Scientia Potentia Est! (This is Not a Typo)
As many of you know, it’s the most popular four words in real estate.
Here’s another term you’ve likely heard, one that I’ve always personally struggled with…
What does that really mean?
According to Wikipedia, “hyperlocal connotes information oriented around a well defined community with its primary focus directed toward the concerns of its residents.”
I’m not sure how that is any different from “local,” but it is what it is, and hyperlocal is the buzzword that won’t seem to die. I guess “hyperlocal” is just more… localized… than local.
Whatever, we’ll just deal with it.
But, how does a real estate professional display “hyperlocal” knowledge?
Is just knowing, for example, that in your market the median sale price is $194,400 and that price has increased 12.8 percent over the last year? What, you don’t have that info? You can find that data for many metro areas on the Zillow Real Estate Research market overviews page.
I think maybe that is considered “local information.” Hyperlocal goes deeper, and it may be what separates the average agent from the stellar agent.
Maybe hyperlocal is the sort of information that you just can’t find on a website.
Things like this…
“Yes, Mr. Buyer, this is a lovely neighborhood. But you should probably be aware that during the winter, when the wind blows from the southeast, the smell of the dairy farm two miles down the road is quite noticeable.”
And maybe this…
“It IS a gorgeous home. And while I agree that new windows would be more energy efficient, keep in mind this home is in a historic district, and the types of external improvements you can make are limited by deed restrictions and homeowner association guidelines.”
Perhaps this, too…
“You’re correct, Ms. Buyer that the commute from this home to where you work might be a little rough in the mornings. But the city planning department just last week approved widening this road from two lanes to four. That, combined with the freeway extension scheduled for next year could very well fix that problem.”
“Clearly I am not a structural engineer. But having sold several homes south of the river I can tell you that you’re really going to want to hire one during your inspections as many homes in this area have settling issues. Most are no big deal, but some homes will require extensive, and expensive, foundation repairs.”
THAT is “hyperlocal” knowledge. It’s important, and is a HUGE value-add to your clients.
Where does one pick up on this hyperlocal type of knowledge?
It’s going to take time, and work. You need to drive your neighborhoods at different times of the day, week, and year. Better yet, walk your neighborhoods. Stop and chat with the neighbors. That will serve two purposes — one, people like to talk about where they live. They’ll tell you more than you really want to know. And two, you will get your face, and your personality, in front of neighborhood home owners — you know, the ones that may need a listing agent some day.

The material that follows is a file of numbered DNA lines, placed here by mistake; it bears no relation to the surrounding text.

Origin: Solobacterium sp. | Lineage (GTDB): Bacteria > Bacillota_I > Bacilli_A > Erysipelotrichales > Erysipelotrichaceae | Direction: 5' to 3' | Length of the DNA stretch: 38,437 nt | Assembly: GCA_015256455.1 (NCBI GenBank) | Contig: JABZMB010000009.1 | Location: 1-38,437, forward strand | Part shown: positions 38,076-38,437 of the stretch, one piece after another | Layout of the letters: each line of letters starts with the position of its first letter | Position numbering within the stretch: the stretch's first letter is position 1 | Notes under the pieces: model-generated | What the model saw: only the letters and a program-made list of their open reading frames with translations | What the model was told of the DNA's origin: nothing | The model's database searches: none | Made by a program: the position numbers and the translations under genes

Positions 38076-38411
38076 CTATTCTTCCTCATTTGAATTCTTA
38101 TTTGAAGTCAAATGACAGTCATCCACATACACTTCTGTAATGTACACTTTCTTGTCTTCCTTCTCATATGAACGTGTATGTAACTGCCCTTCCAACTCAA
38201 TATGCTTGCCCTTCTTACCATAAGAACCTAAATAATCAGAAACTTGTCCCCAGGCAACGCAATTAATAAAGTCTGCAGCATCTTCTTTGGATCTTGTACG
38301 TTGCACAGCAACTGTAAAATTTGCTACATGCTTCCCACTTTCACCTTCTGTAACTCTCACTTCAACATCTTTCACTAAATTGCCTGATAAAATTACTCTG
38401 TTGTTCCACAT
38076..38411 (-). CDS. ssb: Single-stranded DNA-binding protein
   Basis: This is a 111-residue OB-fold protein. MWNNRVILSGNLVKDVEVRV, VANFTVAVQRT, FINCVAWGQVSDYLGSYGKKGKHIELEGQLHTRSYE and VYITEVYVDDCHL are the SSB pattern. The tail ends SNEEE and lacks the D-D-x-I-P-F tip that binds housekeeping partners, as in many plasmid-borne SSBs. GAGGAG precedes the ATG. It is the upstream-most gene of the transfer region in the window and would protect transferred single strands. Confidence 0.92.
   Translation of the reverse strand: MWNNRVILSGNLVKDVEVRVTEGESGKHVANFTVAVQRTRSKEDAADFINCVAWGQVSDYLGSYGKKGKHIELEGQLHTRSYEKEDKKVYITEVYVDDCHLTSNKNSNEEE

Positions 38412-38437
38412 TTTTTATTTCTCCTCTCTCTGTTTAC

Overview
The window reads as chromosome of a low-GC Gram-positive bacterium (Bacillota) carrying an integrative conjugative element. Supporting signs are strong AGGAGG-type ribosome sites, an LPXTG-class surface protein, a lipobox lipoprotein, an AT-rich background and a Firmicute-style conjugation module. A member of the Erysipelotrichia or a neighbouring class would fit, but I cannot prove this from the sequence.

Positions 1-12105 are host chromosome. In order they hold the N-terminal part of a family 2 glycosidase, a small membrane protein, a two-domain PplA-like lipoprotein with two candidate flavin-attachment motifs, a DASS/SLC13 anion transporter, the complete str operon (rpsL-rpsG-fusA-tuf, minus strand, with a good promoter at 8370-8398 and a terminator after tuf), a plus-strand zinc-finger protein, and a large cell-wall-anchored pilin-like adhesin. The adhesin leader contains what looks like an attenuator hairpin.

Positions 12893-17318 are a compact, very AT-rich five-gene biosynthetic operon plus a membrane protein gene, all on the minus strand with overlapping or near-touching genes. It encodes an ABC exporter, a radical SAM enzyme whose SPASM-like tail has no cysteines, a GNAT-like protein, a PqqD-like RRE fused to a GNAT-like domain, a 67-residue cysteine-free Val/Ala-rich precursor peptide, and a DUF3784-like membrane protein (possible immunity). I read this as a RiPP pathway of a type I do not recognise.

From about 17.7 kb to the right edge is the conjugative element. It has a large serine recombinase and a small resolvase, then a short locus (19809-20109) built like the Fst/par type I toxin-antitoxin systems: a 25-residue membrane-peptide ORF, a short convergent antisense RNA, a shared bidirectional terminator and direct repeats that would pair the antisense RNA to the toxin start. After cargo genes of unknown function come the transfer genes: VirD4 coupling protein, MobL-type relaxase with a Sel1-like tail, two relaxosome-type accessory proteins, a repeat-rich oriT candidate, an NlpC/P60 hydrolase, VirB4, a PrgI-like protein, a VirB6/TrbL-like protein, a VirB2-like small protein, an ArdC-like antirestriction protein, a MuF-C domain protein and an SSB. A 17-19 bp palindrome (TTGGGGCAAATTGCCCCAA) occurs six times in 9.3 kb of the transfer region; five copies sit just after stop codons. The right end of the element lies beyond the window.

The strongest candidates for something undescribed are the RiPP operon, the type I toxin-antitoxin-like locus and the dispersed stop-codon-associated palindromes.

Go to your city / town planning meetings. Yes, they can be horrifically boring, but they can also be the definitive source for up and coming projects in your areas — new roads, zoning and rezoning requests, applications for business licenses. Town planning meetings offer a wealth of hyperlocal information. Ditto for other local governmental things like redevelopment commissions, culture committees, and zoning information sessions. Even in very large metro areas, a lot of planning and development issues are discussed, refined and approved at small meetings and public opinion sessions.
Finally, tour and view listed homes. As a real estate professional, you are (somewhat) like a local merchant, and your inventory is homes for sale. There is no substitute for walking inside a home. Sure, you may know a certain subdivision’s floor plans like the back of your hand, but until you step inside the home, and look at the painted walls, walk on the flooring, and even smell the home, you don’t really know it.
Sites like Zillow can be a huge help in gathering local data.
Want school info? We have it.
Interested in demographic data for your area? Yep, we have that too.
Local market stats and trends? Yes, we even have that. And you can download it to create your own charts, or embed it right on your website.
But no website is going to provide or replace the truly hyperlocal knowledge you gain as a real estate professional. Scientia potentia est. I can’t pronounce it either, it’s Latin for, “Knowledge is power” (and generally attributed to Sir Francis Bacon, though it may well have first been said by Thomas Hobbes, who was secretary to Bacon as a young man).
Regardless of who first said it, it is true. Go out there and gain that local, and hyperlocal knowledge. It’s worth the effort. You’ll impress your prospects, you’ll scare your competition and you’ll better serve your clients.
Photo credit: Aaron Harmon on Flickr. CC Licensed.
Hat tip to Greg Fischer for the idea / initial conversation that sparked this post!